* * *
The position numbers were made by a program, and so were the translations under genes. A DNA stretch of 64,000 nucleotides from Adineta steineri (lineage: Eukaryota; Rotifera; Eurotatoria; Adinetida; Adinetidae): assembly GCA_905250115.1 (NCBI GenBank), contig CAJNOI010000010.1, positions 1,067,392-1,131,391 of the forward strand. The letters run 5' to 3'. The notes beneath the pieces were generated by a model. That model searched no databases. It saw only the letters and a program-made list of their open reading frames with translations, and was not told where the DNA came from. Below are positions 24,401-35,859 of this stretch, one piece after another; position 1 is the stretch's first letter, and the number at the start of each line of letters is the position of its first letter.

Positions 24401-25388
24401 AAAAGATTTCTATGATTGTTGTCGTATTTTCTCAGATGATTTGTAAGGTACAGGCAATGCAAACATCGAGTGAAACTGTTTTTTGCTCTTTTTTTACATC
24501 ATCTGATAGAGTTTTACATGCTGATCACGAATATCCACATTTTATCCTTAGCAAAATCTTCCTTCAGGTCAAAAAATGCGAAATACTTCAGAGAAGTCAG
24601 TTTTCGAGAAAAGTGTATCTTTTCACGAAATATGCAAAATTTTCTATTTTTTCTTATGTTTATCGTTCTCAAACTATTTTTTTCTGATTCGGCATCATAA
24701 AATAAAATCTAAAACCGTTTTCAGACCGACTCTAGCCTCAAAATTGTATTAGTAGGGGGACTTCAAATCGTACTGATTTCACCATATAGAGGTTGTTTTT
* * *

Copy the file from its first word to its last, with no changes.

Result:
The position numbers were made by a program, and so were the translations under genes. A DNA stretch of 64,000 nucleotides from Adineta steineri (lineage: Eukaryota; Rotifera; Eurotatoria; Adinetida; Adinetidae): assembly GCA_905250115.1 (NCBI GenBank), contig CAJNOI010000010.1, positions 1,067,392-1,131,391 of the forward strand. The letters run 5' to 3'. The notes beneath the pieces were generated by a model. That model searched no databases. It saw only the letters and a program-made list of their open reading frames with translations, and was not told where the DNA came from. Below are positions 24,401-35,859 of this stretch, one piece after another; position 1 is the stretch's first letter, and the number at the start of each line of letters is the position of its first letter.

Positions 24401-25388
24401 AAAAGATTTCTATGATTGTTGTCGTATTTTCTCAGATGATTTGTAAGGTACAGGCAATGCAAACATCGAGTGAAACTGTTTTTTGCTCTTTTTTTACATC
24501 ATCTGATAGAGTTTTACATGCTGATCACGAATATCCACATTTTATCCTTAGCAAAATCTTCCTTCAGGTCAAAAAATGCGAAATACTTCAGAGAAGTCAG
24601 TTTTCGAGAAAAGTGTATCTTTTCACGAAATATGCAAAATTTTCTATTTTTTCTTATGTTTATCGTTCTCAAACTATTTTTTTCTGATTCGGCATCATAA
24701 AATAAAATCTAAAACCGTTTTCAGACCGACTCTAGCCTCAAAATTGTATTAGTAGGGGGACTTCAAATCGTACTGATTTCACCATATAGAGGTTGTTTTT